Today's American Moms Older, More Educated

Today we grow concerned about birth not being natural enough, having become too medical. Historically it was thoroughly natural, wholly unmedical, and gravely dangerous. (Image credit: Dreamstime)

Just who falls into the category of "American mom" has changed quite a bit over the last 18 years, according to a new report by the Pew Research Center released today.

The report documents shifts in the population of mothers from 1990 to 2008 and is based on information from the National Center for Health Statistics and the U.S. Census Bureau.

On the whole, mothers tend to be older and have more education today compared to two decades ago. Births to teen mothers are on the decline, while the opposite is true for women over 35. A growing percentage of mothers are not married, and single moms tend to be younger.

While the majority of U.S. mothers are white, this group has decreased from 65 percent in 1990 to 53 percent in 2008, and births to Hispanic women have seen a boost from 14 percent to 24 percent over that same period.

An accompanying Pew survey on parenthood found that most parents cite "the joy of having children" as among the reasons they became mothers and fathers, although almost half also answered "there wasn’t a reason; it just happened."

Other notable stats:

  • The percentage of teen moms and moms over 35 has just about flipped. In 1990, 13 percent of births were to teens while 9 percent were to women over 35. In 2008, the percentages were 10 percent to teens and 14 percent to women over 35.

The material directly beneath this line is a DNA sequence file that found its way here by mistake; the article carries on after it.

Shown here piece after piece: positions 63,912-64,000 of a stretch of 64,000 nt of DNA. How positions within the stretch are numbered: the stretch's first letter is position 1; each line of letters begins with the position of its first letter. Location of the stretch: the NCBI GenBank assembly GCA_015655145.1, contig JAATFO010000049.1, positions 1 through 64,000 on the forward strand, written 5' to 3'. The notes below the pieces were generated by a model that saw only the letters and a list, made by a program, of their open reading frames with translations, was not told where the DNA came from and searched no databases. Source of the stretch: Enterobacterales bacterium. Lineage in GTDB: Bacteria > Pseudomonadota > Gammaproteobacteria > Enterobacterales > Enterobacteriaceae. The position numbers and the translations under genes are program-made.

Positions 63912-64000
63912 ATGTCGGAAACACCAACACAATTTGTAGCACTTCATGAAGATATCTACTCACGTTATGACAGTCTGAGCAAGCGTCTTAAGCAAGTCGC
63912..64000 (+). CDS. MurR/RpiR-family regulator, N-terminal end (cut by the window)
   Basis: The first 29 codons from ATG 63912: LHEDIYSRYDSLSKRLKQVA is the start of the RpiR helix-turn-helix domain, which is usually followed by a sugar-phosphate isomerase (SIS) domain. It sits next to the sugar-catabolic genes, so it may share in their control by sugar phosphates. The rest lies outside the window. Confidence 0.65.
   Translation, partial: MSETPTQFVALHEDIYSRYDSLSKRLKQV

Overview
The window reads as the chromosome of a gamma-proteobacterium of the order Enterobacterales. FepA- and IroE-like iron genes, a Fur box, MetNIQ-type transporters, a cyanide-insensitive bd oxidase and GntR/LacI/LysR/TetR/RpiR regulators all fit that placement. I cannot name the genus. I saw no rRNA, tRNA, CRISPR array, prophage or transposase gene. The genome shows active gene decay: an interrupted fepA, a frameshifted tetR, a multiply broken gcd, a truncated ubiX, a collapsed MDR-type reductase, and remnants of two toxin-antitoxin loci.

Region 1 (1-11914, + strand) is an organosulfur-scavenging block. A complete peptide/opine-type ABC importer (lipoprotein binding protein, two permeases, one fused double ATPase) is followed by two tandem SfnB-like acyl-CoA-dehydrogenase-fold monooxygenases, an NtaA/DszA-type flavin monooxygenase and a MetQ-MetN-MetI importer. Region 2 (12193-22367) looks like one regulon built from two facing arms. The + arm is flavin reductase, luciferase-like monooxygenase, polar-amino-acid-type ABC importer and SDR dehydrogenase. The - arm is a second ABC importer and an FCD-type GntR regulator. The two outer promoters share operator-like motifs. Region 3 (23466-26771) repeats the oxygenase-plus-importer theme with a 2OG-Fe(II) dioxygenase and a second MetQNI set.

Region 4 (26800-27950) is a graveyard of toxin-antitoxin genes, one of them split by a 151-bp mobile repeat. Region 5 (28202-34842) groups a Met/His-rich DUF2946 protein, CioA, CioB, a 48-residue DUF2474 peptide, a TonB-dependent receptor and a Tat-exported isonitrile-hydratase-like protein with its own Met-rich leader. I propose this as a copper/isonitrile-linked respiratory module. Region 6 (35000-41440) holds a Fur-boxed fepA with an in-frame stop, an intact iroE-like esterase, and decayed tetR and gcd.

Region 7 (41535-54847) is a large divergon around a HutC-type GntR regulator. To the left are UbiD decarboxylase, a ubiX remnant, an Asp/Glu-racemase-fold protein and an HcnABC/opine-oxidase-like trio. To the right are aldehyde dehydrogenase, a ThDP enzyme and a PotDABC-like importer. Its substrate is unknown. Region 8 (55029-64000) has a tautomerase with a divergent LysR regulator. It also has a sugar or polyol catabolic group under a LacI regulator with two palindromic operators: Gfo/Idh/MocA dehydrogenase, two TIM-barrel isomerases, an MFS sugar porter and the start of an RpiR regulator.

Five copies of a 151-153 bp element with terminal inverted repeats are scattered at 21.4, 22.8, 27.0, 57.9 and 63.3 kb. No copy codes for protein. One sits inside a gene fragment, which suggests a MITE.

• The percentage of single moms grew from 28 percent in 1990 to a record 41 percent in 2008.
  • More than half of moms, 54 percent, had at least some college-level education in 2006, up from 41 percent in 1990.
  • Birth rates for women aged 35 to 39 increased by 47 percent, and rates for women aged 40 to 44 increased by 80 percent over the time period.
  • The overall number of babies born has remained relatively stable, rising from 4.2 million in 1990 to 4.3 million in 2008. The country saw a dip in the total number of births coinciding with the recent recession.

The changing demographics are likely influenced by a number of factors, the researchers write. For instance, the higher percentage of single moms could result from a rise in births to this group as well as a drop in overall marriages in the country and the fact that women are marrying later.

The rise in older mothers could be due to more women seeking higher education, which might delay both marriage and motherhood. Improvements in fertility treatments for older women, who in general experience a decreased fertility rate as they age, could also contribute to the rise.

"[With] the advent of assisted reproductive technologies, women feel that they have the option to be pregnant even with declining fertility, whereas prior to that, there would have been more of an incentive for them to have their family younger when they felt that they would not have that option," said Dr. Diane Ashton, the deputy medical director at the March of Dimes in White Plains, N.Y., who was not involved in the current study.